Sunday, April 12, 2009
Single Issue Review: THUNDER Agents #1
In the mid-1960s, comics experienced something of a boom due to demographics. This attracted new players to the comics biz. Tower Books, a small publisher, jumped into the fray with a small line of comics, mostly designed around the THUNDER Agents, although they also had a fairly long-running Archie-type series called Tippy Teen. The books were edited (and partially drawn) by Wally Wood.
One oddity about the series is the price: 25 cents. Although both DC and Marvel published annuals with that cost, they were not trying to market an ongoing, regular series of books that expensively.
The first story features the Thunder Agents, a group of UN commandos. They arrive at a mountain laboratory just as the minions of the Warlord have raided the lab and killed Professor Jennings, the scientist in charge. Fortunately, they did not get away with three of his inventions, which the Thunder Group appropriates:
The belt is assigned to a Leonard Brown who becomes Dynamo, virtually invincible and incredibly strong:
In the story, the Warlord's henchgal, the Iron Maiden, pulls off a series of robberies of rare and valuable radioactive materials under cover of a suspicious fog.
Love the belt; it really makes the costume. The Iron Maiden's gang battles Dynamo, and while he at first has the upper hand, he weakens as the belt saps his reserves and they are able to capture him.
This story is continued later in the issue, as we switch to NoMan. Dr Dunn, an aged scientist, transfers his mind into an android. We learn that he can switch to different android bodies at will. He is given the cloak of Professor Jennings, which gives him the power of invisibility:
NoMan is detailed to defeat another Warlord underling called Demo, who has a beautiful assistant named Satana:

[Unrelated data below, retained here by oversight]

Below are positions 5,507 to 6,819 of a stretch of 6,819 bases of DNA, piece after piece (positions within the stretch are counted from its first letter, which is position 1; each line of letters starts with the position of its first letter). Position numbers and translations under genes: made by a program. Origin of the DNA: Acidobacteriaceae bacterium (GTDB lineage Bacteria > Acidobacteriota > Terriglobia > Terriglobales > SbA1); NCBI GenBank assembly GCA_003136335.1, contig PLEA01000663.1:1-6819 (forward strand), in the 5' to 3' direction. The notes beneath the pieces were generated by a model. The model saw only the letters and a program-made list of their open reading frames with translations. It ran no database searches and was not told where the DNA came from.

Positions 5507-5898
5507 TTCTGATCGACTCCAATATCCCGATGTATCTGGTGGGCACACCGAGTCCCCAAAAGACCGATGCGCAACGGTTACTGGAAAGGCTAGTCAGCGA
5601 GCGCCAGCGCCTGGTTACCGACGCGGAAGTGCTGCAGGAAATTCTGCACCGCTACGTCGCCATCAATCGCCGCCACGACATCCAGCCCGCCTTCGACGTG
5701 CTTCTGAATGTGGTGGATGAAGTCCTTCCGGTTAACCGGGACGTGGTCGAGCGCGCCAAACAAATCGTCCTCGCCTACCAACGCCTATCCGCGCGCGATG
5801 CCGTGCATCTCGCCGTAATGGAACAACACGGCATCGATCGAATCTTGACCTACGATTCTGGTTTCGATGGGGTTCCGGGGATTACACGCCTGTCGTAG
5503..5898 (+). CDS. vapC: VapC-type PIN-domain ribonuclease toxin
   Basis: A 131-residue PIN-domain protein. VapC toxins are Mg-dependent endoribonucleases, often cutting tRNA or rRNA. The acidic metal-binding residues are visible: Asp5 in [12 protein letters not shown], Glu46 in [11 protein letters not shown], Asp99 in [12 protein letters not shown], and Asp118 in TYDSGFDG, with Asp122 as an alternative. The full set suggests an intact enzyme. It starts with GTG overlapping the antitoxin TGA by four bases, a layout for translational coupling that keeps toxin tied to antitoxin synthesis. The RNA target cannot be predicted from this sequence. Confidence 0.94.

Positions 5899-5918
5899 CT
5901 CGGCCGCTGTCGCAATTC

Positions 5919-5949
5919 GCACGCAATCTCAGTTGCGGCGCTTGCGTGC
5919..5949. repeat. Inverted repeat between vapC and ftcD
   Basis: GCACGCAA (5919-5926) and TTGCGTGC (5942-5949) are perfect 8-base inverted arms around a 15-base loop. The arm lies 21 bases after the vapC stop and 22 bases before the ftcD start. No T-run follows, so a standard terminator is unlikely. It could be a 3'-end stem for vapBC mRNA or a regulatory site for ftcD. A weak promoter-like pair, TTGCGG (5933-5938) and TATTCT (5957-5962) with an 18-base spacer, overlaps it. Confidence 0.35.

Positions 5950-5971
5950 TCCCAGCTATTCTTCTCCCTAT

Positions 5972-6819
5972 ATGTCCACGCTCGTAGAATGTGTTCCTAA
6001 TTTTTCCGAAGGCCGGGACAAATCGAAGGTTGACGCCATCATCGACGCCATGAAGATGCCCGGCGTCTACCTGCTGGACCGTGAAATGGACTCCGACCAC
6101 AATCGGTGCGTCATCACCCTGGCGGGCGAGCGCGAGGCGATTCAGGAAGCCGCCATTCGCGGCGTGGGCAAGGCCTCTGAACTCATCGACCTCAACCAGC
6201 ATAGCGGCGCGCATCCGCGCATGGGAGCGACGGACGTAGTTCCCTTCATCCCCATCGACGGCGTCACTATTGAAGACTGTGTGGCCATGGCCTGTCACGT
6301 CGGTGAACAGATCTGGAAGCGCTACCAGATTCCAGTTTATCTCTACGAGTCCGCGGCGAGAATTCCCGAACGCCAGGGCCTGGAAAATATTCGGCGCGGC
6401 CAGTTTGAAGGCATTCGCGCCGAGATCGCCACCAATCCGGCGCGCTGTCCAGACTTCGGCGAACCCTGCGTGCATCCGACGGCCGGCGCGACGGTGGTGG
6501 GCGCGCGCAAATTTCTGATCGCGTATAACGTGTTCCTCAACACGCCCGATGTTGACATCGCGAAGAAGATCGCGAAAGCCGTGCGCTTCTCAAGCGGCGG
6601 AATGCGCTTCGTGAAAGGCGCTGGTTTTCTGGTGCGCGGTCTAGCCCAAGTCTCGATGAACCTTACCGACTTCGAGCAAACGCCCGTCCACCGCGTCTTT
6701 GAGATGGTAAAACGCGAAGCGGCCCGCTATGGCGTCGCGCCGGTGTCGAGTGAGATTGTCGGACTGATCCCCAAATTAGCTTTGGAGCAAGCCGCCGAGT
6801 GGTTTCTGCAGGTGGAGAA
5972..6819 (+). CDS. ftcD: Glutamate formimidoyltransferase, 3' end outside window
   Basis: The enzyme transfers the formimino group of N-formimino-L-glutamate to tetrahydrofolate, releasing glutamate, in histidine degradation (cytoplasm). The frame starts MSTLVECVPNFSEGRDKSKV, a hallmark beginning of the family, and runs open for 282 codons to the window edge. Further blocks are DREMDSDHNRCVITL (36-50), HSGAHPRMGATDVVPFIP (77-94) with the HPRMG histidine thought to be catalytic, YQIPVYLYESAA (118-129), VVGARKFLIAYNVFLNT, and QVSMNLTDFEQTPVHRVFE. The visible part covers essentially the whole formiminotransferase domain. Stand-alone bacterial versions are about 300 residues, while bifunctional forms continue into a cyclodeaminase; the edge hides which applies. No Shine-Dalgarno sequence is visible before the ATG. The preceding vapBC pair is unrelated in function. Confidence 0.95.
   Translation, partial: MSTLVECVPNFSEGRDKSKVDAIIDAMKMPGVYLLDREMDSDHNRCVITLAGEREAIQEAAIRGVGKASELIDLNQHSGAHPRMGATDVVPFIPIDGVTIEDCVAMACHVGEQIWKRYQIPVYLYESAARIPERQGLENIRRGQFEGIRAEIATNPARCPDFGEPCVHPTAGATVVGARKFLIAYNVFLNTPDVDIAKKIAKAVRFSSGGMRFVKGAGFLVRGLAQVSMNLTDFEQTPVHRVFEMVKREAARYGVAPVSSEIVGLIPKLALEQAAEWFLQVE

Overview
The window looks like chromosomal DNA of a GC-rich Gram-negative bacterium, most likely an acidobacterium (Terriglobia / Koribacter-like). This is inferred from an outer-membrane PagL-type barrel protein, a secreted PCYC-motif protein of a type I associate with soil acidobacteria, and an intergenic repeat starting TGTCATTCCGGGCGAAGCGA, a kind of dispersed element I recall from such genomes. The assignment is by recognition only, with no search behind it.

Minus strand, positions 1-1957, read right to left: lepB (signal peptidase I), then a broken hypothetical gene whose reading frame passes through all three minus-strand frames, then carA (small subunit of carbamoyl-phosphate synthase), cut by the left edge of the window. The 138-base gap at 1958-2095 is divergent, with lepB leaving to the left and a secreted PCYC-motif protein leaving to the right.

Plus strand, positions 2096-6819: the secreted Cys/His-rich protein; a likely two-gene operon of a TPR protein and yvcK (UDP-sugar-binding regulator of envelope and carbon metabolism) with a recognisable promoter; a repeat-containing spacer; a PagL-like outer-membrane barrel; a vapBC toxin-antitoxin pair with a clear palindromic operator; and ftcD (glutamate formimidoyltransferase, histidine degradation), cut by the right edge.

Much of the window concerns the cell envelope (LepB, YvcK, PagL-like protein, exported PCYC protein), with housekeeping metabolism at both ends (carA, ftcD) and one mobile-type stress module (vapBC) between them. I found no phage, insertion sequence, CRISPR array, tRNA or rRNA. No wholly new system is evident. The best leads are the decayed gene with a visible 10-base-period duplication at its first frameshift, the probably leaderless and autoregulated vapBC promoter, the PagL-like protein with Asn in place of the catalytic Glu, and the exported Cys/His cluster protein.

The decision to include sultry female villains was inspired. Although this had been commonly used in the Golden Age (see the Catwoman for the classic example), it had largely ceased due probably to a prohibition in the Comics Code against criminal activity being portrayed as glamorous. Note that this comic was dated November 1965, only a few months before the launch of the Batman TV series in which the male villains would all have good-looking female companions.
We learn that NoMan's android body has great strength and fighting ability, so his powers are not solely defensive. The ability to switch bodies is crucial, as we see here:
Although it does require NoMan to be fairly close to his new body to make the transfer, so it's one of those powers that comes with a negative; he has to bring spare bodies with him wherever he goes. In addition, the invisibility cloak stays with the old body, so he has to retrieve it whenever he makes a switch.
The next story features the most interesting of the Thunder Agents: Menthor. Janus (no other name given) is Thunder's highest-scoring recruit ever, with genius level intelligence and an athletic build. But unknown to Thunder, he's actually a double agent working for the Warlord. He volunteers to wear Professor Jenning's weird helmet, which gives him great mental powers:
But it also has a curious side-effect; it changes the character of Janus from evil to good. And Janus is not aware of what he does while Menthor meaning that when he thinks to help out the Warlord by putting on the helmet, he actually ends up defeating his boss' plans.
The next feature is the Thunder Squad, a non-superpowered group, kind of like the old Impossible Mission gang, with varied abilities:
Only a slight variation on the familiar "smart guy, strong guy, woman, kid" formula.
The final story picks up on the imprisonment of Dynamo by the Iron Maiden. She has been unable to get him to disclose the secret of his belt. She fiddles with the controls, not realizing that she is transmitting a signal to Thunder HQ. NoMan, Menthor and the Thunder Squad are dispatched to investigate.
The Thunder Squad does a good job of destroying most of the Iron Maiden's defenses, so she brings out her hostage. But NoMan has recovered Dynamo's belt and manages to get it to him before being shot (he transfers bodies). Now freed, Dynamo destroys the fortress:
Comments: Overall an excellent introductory issue, with art by Wood, Crandall, Gil Kane and Sekowsky. The characters are interesting, especially Menthor.